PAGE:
In 1907 - after so many successful autonomous flights - Vuia considered that the problem of mechanical flight was completely solved. He later declared: 'the creation of airplane was completely finished in 1906. After that the constructors industrialized the aviation, of course a very important mission but it can not be confounded with the creation of the new machine.
On the other hand it is clear that the airplane was created in France, despite of the fact that it is usually claimed that Wright brothers created the aviation. Even when they came in France, in 1908, they used the same procedure for taking off, which implied a non-autonomous flight. Wright brothers adopted the new style of taking off later. This should be repeated because many forgot it' (T. Vuia's book 'Memories', 1955).
Gheorghiu, Constantin C., Romanian inventions and prioritites in aviation, Ed. Albatros, Bucharest, 1979 (in Romanian)
This article was posted in the Romanian mailing list firstname.lastname@example.org by Cornel I. Sultan.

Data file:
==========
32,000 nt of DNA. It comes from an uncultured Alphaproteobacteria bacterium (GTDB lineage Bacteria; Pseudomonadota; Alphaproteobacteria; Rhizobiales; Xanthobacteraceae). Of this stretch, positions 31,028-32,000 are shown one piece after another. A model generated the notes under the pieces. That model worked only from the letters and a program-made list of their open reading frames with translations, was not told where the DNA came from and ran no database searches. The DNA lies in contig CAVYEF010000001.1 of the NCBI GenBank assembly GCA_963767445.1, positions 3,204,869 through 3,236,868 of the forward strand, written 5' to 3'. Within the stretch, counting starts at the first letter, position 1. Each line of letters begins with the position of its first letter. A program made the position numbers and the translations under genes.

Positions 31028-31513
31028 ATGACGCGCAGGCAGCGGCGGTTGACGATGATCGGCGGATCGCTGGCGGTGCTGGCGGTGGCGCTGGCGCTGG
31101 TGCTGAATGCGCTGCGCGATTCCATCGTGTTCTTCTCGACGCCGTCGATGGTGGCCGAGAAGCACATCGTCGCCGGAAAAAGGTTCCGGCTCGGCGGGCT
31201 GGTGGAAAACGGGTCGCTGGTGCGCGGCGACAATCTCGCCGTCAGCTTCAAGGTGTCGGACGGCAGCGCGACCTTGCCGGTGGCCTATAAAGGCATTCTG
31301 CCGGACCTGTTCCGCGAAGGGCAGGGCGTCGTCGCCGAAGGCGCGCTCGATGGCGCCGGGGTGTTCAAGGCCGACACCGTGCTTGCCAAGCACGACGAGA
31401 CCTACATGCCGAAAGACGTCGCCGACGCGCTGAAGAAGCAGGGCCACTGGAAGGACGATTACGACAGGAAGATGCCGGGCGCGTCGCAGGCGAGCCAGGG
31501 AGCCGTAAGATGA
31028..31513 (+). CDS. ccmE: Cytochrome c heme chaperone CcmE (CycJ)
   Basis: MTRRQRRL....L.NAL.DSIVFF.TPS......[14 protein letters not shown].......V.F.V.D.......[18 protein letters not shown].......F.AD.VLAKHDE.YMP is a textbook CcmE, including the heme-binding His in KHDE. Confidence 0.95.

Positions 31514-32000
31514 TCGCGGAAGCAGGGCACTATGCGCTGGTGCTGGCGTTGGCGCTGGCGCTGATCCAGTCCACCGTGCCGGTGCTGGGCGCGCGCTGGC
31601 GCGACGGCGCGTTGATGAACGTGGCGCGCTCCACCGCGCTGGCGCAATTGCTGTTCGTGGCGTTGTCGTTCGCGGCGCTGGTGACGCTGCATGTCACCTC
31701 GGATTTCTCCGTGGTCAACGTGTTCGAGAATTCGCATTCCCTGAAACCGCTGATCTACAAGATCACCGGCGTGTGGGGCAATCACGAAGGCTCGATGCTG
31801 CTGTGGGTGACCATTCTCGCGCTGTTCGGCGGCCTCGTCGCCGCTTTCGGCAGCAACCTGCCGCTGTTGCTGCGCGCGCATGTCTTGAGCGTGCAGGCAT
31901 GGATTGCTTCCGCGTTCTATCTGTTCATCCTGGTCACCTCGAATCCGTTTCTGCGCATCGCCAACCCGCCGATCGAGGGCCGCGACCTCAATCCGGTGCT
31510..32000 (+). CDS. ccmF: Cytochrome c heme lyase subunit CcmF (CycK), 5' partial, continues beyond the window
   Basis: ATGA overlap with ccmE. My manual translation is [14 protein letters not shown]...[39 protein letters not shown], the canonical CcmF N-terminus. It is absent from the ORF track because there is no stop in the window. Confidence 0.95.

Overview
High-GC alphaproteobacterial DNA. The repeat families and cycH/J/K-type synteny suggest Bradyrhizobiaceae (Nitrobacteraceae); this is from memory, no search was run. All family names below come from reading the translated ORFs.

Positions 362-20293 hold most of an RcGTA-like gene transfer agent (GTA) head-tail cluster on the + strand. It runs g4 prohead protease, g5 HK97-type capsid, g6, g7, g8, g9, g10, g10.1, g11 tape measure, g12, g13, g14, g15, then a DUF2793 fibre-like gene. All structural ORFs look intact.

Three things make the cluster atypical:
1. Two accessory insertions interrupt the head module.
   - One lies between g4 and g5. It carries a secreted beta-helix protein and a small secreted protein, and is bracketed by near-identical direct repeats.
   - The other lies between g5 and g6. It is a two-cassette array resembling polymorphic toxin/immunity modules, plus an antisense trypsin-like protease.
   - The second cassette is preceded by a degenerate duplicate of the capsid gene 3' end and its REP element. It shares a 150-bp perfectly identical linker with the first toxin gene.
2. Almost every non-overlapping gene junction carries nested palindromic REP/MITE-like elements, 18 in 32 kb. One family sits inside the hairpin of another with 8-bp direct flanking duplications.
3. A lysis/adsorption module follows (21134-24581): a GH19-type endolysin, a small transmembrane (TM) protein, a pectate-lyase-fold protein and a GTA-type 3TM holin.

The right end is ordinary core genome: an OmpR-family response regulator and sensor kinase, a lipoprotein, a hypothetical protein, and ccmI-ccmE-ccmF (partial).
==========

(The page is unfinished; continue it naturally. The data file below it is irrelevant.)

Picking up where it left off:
Trajan Vuia, France
March 18, 1906 : Despite the credit generally given Santos Dumont, it would appear that Vuia was the first beside the Wrights to take off with a powered airplane. After some days of trials at Sartrouville, beginning March 2, a flight of about 12m. was made on March 18.
The machine was a miniature tractor monoplane, wings arched laterally, rudder immediately to rear of chassis, 25 h.p. carbonic-acid gas engine.
No appreciable flights were made, however, until August 12. After changes in the machine (Viua II), and a rear horizontal stabilizer added, a flight of 8-10m. was made at Montagny, June 21. Other flights were as follows:
July 19, 1906 : 20m., Montagny; August 19, 1906 : 24m., Montagny; October 7-14, 1906 : 4m., Issy; January 26, 1907 : ?m., Bagatelle; March 2, 1907 : 4-10m., Bagatelle; March 9-27, 1907 : Running on ground and up to 3-4m.
April 1907 Machine modified and Antonoinette 24 h.p. engine installed. This was a tractor monoplane with folding wings of steel tube ribs, rudder aft hinged to chassis, fixed horizontal stabilizer aft on outrigger and an elevator further aft. Jul 5, 1907 : Flew 20m. and crashed at Bagatelle.
Vuia never attained further prominence in aeronautics, and made no further flights.
Vuia's Aeroplane, La Nature, c.1906